Step Two:

Head over to Bitcointalk and read through the announcement threads of every single coin that you have left on your list. Make a note of the level of activity in the thread, the number of pages it contains, the last time there actually was communication on there (some coins will be dead), and get a general feel for the community of each coin. Read through the announcement itself to find out where the coin has come from and where it is heading — look for roadmaps, Slack and Telegram channels, and active, communicative developers. Have a look at their websites and block explorers. Remove coins from the list of remaining ones that do not have at least a decent standard for all of the above (room for improvement can be profitable).

Step Three:

You should now have a small-ish number of coins on your list. These are the ones you’re looking to pick up, but whittle the number down even further by doing more meticulous research on how they are currently trading. Remove anything that trades only on Yobit – remove it immediately. Of the other exchanges, CoinExchange, CryptoBridge, TradeOgre and Cryptopia can be great for microcaps. Look at the charts for each of these coins, and spot accumulation patterns: constricted ranges; spikes of high buying volume etc.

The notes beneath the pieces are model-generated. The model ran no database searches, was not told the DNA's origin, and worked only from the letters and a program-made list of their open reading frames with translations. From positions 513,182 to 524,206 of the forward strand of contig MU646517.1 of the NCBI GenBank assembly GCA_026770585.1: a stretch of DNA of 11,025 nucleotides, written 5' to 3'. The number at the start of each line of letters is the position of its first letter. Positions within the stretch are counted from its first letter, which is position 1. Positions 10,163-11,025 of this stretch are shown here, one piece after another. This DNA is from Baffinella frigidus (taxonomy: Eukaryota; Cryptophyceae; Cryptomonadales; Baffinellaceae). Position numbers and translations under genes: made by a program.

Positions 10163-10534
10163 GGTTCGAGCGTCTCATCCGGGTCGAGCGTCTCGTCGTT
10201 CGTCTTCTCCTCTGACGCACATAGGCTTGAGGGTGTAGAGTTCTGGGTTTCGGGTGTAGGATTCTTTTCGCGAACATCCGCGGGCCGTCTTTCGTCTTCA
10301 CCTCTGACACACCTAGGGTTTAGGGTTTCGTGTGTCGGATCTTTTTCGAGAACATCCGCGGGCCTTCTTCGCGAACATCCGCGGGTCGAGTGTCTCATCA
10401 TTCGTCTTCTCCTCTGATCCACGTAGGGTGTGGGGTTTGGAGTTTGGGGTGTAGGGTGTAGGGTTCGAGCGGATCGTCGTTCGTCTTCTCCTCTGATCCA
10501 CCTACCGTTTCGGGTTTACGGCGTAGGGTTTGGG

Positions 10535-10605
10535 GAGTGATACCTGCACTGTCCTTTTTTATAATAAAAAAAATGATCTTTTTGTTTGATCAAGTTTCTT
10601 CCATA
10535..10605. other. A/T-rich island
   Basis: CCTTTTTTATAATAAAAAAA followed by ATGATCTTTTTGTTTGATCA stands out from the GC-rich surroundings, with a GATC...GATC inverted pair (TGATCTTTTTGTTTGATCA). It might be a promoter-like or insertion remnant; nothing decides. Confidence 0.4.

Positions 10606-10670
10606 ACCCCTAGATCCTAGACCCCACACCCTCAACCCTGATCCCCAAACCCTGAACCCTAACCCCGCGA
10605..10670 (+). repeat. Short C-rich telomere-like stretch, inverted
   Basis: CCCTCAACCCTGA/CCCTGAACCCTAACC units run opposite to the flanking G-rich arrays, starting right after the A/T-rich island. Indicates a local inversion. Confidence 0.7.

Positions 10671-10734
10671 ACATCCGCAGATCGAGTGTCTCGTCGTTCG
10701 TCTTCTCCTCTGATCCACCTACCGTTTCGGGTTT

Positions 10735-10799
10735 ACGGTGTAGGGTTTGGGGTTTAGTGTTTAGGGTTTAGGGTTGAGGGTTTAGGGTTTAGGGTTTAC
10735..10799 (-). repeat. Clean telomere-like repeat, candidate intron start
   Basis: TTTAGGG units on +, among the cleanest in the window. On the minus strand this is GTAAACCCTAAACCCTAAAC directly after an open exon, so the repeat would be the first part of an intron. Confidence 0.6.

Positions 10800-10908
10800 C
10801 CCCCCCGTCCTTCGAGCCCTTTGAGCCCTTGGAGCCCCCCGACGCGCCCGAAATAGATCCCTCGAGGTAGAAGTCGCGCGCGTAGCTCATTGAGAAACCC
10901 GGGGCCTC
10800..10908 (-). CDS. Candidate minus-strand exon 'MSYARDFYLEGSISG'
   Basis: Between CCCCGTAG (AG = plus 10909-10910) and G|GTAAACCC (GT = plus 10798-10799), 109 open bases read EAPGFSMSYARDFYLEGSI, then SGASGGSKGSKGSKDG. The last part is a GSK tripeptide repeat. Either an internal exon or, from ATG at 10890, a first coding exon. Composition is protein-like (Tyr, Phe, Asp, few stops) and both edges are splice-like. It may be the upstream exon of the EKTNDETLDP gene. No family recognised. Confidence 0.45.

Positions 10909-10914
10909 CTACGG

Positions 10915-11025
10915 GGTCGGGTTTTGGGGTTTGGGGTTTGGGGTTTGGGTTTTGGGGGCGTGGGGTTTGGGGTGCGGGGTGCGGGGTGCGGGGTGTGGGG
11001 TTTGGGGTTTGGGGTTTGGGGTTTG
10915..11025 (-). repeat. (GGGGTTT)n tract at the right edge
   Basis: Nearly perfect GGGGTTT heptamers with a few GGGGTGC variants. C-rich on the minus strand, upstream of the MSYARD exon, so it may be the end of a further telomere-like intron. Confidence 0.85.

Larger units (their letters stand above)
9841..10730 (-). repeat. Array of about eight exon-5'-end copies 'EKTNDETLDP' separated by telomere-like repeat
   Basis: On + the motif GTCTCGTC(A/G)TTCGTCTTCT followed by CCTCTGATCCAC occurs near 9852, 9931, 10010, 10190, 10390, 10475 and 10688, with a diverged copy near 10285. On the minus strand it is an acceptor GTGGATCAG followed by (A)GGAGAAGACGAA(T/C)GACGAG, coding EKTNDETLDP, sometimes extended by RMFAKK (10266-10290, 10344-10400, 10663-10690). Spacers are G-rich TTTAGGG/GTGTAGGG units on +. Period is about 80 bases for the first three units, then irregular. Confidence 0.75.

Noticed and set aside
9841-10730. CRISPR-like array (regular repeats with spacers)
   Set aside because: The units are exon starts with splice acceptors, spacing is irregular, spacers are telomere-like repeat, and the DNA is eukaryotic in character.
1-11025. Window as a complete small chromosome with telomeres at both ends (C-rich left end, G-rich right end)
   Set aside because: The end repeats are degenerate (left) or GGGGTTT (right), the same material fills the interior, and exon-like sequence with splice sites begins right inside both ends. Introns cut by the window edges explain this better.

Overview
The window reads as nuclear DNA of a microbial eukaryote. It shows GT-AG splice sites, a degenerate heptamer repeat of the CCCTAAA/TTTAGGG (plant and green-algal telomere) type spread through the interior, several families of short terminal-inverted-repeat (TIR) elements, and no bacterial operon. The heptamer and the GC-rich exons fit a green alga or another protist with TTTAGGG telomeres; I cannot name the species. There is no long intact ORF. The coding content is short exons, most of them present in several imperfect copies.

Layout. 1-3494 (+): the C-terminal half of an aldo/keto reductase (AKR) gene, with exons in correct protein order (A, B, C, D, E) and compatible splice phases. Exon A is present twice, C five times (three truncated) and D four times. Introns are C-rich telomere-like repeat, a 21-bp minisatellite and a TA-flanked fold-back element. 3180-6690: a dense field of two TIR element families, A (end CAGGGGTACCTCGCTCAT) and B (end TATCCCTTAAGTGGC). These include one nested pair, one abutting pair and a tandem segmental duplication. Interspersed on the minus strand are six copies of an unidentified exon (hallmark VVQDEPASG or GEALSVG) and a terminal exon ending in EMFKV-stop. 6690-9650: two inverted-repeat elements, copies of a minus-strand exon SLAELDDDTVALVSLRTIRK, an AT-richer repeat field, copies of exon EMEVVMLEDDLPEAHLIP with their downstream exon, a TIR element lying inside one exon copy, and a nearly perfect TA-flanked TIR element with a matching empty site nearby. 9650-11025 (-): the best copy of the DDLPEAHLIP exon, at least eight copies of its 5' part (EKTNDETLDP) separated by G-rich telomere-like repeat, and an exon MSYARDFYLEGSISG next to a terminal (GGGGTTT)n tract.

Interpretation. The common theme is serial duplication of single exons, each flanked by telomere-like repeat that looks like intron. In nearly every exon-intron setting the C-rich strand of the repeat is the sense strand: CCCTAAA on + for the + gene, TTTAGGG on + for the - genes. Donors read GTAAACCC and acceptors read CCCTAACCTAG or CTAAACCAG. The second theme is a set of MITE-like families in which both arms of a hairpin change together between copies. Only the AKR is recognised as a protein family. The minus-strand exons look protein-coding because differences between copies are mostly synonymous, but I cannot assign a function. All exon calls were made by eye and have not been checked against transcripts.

Another research tool is the block explorer for these coins. Some may have rich-lists or largest address tabs. Monitor movements within these addresses. Are the largest addresses getting larger over time or are they in distribution? Screenshot the top 25 richest addresses and then screenshot the top 25 again a few days later. Compare your lists. Are these coins in accumulation?

Step Four:

Take the plunge and buy the ones you’re most confident in. It may even take you weeks to accumulate a decent amount of any single microcap project. Most likely, it’ll take months before you start seeing serious returns, but it’s worth it if you have the patience.

I hope this post helps with your research.